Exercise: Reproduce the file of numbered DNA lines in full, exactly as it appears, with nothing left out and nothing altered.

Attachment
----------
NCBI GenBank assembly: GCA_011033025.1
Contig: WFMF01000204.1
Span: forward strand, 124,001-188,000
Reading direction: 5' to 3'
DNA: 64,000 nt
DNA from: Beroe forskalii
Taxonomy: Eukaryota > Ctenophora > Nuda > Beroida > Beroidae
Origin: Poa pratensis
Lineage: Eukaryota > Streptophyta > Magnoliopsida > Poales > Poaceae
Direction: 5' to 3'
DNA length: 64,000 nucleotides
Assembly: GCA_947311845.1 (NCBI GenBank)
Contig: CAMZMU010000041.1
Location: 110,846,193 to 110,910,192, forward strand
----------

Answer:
NCBI GenBank assembly: GCA_011033025.1
Contig: WFMF01000204.1
Span: forward strand, 124,001-188,000
Reading direction: 5' to 3'
DNA: 64,000 nt
DNA from: Beroe forskalii
Taxonomy: Eukaryota > Ctenophora > Nuda > Beroida > Beroidae
Origin: Poa pratensis
Lineage: Eukaryota > Streptophyta > Magnoliopsida > Poales > Poaceae
Direction: 5' to 3'
DNA length: 64,000 nucleotides
Assembly: GCA_947311845.1 (NCBI GenBank)
Contig: CAMZMU010000041.1
Location: 110,846,193 to 110,910,192, forward strand